It's Almost My Birthday Don't Tell Anyone 

I go to sleep and wake up

different. You make a lengthy

drive across Iowa to find

the other end of Iowa, its fields

hung silent in iron sky. Claims

are always being made

about precision. If I were a bird

I would mean to be

the small kind. What is going on

in that room where

no one lives? It might fill

itself with delicate things,

some very nice iron bowls,

twelve miniature trees all

of them aflame. Listen,

Cody. How many times

did they tell you

you'd never make it? One day

is never longer than

the next untangling film

from a canister. Somebody

means to measure you

by needle and light.

I take a quiet kind

of panic to the river.


Auditorium Poem


That the stars pull a wave toward

other coasts. That wolves are something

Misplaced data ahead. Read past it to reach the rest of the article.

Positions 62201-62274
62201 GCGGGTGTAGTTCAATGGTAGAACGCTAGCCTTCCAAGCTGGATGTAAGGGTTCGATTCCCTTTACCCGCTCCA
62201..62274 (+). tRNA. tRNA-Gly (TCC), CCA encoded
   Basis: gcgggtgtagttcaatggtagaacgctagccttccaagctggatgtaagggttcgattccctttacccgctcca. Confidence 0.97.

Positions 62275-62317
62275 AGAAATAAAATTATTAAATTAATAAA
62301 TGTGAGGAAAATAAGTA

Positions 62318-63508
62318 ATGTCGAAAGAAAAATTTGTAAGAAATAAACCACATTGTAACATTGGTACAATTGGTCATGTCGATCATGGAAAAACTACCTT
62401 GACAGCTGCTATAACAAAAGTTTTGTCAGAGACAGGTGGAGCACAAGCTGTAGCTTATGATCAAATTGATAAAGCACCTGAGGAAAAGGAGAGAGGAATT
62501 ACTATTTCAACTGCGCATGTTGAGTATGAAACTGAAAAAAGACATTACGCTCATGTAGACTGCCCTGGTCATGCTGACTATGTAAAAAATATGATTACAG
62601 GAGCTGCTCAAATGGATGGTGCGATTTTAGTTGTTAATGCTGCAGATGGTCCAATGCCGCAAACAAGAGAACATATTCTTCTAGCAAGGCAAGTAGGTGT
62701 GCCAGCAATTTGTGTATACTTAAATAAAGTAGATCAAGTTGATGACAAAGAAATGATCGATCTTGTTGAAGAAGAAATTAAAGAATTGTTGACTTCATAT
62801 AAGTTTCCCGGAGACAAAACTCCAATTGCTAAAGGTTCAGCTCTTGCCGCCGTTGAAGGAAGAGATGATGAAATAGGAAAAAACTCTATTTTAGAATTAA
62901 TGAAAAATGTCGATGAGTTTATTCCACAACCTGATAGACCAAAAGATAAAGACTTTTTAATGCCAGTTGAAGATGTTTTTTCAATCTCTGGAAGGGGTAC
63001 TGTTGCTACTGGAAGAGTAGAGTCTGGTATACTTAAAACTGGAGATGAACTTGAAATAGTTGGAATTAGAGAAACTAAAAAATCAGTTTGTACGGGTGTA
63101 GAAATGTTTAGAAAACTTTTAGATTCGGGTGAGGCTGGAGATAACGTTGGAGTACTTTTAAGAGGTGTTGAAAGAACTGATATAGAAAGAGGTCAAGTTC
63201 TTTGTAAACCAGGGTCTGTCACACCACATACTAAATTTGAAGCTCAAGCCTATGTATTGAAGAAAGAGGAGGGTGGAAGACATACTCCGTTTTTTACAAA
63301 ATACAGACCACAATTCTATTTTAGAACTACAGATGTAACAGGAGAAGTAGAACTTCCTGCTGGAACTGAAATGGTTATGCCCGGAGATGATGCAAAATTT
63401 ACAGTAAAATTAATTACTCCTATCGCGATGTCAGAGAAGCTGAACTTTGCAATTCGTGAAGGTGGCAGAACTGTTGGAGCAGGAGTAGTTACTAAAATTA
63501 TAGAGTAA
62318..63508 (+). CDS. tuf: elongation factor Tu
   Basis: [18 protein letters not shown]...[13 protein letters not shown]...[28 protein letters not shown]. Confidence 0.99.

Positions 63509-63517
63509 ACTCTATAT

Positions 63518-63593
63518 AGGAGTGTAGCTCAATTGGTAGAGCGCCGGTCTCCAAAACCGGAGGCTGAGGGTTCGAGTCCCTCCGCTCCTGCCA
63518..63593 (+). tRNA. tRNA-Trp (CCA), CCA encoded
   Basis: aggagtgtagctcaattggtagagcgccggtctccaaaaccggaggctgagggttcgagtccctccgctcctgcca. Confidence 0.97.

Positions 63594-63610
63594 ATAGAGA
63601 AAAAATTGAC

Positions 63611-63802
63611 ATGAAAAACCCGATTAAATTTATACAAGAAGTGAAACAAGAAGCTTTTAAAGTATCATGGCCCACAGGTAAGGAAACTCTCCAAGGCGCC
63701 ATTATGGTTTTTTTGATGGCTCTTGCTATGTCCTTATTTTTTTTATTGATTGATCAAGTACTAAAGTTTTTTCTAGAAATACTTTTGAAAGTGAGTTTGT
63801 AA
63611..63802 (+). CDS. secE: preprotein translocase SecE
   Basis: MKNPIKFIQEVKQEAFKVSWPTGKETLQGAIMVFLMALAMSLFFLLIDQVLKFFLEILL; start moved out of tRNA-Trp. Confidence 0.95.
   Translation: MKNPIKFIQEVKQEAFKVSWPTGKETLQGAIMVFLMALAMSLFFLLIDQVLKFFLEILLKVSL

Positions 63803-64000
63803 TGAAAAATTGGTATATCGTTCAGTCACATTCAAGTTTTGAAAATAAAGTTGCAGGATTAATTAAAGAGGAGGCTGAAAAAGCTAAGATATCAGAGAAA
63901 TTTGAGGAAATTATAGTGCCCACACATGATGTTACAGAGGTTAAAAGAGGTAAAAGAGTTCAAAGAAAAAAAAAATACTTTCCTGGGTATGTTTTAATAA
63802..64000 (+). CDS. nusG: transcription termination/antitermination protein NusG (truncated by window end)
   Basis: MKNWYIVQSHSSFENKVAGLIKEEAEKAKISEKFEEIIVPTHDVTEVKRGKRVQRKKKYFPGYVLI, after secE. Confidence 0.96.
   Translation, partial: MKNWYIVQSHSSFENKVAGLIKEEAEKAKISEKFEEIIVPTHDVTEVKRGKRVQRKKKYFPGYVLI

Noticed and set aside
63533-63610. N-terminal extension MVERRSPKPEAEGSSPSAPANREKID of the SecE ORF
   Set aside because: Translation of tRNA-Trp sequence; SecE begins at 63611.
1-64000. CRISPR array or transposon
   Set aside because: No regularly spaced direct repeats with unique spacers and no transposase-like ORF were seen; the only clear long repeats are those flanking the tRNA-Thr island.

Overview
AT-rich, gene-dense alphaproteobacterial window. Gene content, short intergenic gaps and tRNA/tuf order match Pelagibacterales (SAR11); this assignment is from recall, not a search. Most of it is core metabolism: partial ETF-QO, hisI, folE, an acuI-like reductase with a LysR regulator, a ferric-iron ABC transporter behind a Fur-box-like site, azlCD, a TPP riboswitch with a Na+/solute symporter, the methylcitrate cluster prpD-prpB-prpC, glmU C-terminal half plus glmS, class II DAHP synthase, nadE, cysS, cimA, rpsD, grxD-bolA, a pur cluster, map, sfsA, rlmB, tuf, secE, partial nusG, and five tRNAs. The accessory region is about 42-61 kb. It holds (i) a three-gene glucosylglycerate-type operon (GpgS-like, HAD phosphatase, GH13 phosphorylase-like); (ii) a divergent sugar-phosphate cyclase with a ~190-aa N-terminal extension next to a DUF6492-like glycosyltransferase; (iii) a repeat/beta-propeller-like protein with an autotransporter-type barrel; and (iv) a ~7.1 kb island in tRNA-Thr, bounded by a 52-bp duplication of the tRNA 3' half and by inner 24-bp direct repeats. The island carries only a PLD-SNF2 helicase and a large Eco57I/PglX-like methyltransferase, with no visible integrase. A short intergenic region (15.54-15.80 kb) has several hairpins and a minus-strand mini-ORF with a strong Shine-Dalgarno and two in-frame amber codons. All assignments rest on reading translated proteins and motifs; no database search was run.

else until you meet one

in his own room. What was that story

about transgression? Wolves that lick

their gums and smile. Those same

stars I do not understand. The cold

has left me in it and the plants

dead holding each other in the back seat

of a car. I didn't mean it. Sometimes

you have no choice but to drive

to Connecticut. I know my hands fold

on their own. I know falling

to my knees still means something.

That a basin of cool water still answers

the moon. Here you are. Here

you always have been.


Wendy Xu is the author of the chapbook THE HERO POEMS (H_NGM_N BKS 2011). Selected by D.A. Powell as the winner of the 2011 Patricia Goedicke Prize in Poetry, her work has appeared, or is forthcoming in CutBank, Drunken Boat, The American Poetry Journal, MAKE, ANTI-, InDigest, Loaded Bicycle, and elsewhere. She currently co-edits iO: A Journal of New American Poetry, curates the collaborative book-review project READ THIS AWESOME BOOK, and lives in Northampton.